Carbohydrates are processed extremely quickly in the body. When you eat carbohydrates, your blood sugar shoots up, much in the same way it does after eating sugar.
You get a boost of energy before it all comes crashing down once your body secretes the hormone insulin. Doing this too often can lead to insulin resistance, type 2 diabetes, and a host of other major health issues.
Protein, on the other hand, is processed slowly. It offers a much steadier source of energy — not to mention, it keeps you feeling full for longer than carbohydrates, which can be helpful for weight loss.
Focus on lean Paleo proteins like:
- Lean beef
- Poultry and eggs
- Wild game (deer, elk, etc.)
Fruits And Vegetables
One thing most nutritionists agree on is the importance of fruits and vegetables. The Paleo diet is no exception.
High-quality produce forms the foundation of any healthy Paleo diet. The more servings you can get a day of these (barring just a few exceptions), the better.
Most Paleo dieters follow an “unlimited vegetable” rule. At a bare minimum, they try to have a serving or two with every meal.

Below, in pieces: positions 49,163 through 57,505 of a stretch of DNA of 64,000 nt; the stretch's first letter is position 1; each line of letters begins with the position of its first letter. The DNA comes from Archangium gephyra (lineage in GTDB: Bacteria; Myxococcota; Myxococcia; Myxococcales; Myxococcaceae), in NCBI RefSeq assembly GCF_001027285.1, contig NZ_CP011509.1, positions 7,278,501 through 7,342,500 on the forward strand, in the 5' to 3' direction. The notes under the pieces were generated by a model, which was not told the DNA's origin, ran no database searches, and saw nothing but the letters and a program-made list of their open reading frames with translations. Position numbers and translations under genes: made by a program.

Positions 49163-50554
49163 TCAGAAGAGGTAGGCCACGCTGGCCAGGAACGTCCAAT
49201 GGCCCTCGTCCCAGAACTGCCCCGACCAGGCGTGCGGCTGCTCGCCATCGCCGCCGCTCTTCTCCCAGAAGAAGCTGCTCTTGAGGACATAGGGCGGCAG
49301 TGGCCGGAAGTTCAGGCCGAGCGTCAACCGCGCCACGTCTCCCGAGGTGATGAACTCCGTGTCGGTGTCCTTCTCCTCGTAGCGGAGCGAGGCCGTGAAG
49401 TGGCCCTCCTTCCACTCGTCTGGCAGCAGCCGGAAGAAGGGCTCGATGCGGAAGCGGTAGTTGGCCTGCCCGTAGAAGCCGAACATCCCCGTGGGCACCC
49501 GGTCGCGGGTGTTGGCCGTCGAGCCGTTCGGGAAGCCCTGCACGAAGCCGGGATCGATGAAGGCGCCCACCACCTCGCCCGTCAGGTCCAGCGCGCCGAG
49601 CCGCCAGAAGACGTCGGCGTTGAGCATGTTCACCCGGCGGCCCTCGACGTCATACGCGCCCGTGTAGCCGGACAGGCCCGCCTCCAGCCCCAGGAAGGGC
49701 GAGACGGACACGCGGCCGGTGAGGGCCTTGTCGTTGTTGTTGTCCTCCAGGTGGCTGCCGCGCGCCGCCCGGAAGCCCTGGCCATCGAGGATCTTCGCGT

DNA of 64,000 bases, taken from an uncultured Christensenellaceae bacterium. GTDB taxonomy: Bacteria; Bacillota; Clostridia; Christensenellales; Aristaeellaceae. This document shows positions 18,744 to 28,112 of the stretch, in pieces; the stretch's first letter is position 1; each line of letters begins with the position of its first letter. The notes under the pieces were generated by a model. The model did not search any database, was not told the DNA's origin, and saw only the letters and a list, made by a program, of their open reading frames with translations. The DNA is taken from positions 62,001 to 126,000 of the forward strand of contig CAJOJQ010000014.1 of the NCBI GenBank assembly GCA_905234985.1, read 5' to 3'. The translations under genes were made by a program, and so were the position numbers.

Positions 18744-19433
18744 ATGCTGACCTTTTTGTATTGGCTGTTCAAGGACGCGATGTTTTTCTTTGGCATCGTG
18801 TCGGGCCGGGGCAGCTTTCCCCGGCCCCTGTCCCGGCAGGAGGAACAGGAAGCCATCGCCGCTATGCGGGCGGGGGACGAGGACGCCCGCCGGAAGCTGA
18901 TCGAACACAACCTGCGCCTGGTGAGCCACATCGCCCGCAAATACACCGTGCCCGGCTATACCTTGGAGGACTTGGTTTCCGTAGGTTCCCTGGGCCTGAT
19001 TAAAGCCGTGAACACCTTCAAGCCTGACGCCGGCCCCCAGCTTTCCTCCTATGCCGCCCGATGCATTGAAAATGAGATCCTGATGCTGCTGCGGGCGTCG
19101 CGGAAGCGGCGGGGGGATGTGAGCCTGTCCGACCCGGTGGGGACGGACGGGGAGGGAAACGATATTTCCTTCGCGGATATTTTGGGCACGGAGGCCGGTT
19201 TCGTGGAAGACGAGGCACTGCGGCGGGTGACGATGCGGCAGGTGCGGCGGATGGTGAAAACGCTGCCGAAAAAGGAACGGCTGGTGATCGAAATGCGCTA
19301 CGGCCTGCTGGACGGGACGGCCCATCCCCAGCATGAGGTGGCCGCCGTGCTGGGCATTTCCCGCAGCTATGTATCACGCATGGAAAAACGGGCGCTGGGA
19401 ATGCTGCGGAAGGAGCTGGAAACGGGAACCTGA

Dark, leafy greens like spinach and kale are a good base to build on. You can always mix it up with broccoli, beets, cauliflower, or whatever else is in season. Embracing different colors will expose you to a variety of nutrients!
Fruits are fine in moderation. The only thing to watch out for here is the sugar content We don’t want to have so much that we trigger serious insulin responses (like we would after eating a bunch of carbohydrates.)
Some fruits contain a lot more natural sugar than others. A large banana, for instance, has 17 grams of sugar, while a cup of raspberries only has four.
Focus on lower-sugar fruits like:
If you’re switching to the Paleo diet to lose a lot of weight, you can cut out fruits entirely until you get closer to your target weight.
The term “healthy fat” might sound like an oxymoron to you, but not all fats are created equal.
The typical western diet is full of the wrong kinds of fats. Vegetable oils, hydrogenated fats, and trans fats are a health disaster. They’ve been linked to everything from inflammation and obesity to an increased risk of heart disease.
Healthy fats, however, help strengthen your heart and give your brain the fuel it needs.
Here are some of the best Paleo-approved healthy fats:
- Coconut (and coconut oil)
- Fats from lean animal protein (seafood, poultry, beef, etc.)
- Olive (and olive oil)
These healthy fats work well in seasonings, sauces, and on their own. They are also fantastic energy sources, because they’re the most calorically-dense Paleo foods — which means they’ll keep you feeling full while you get through your job, family time, and workouts.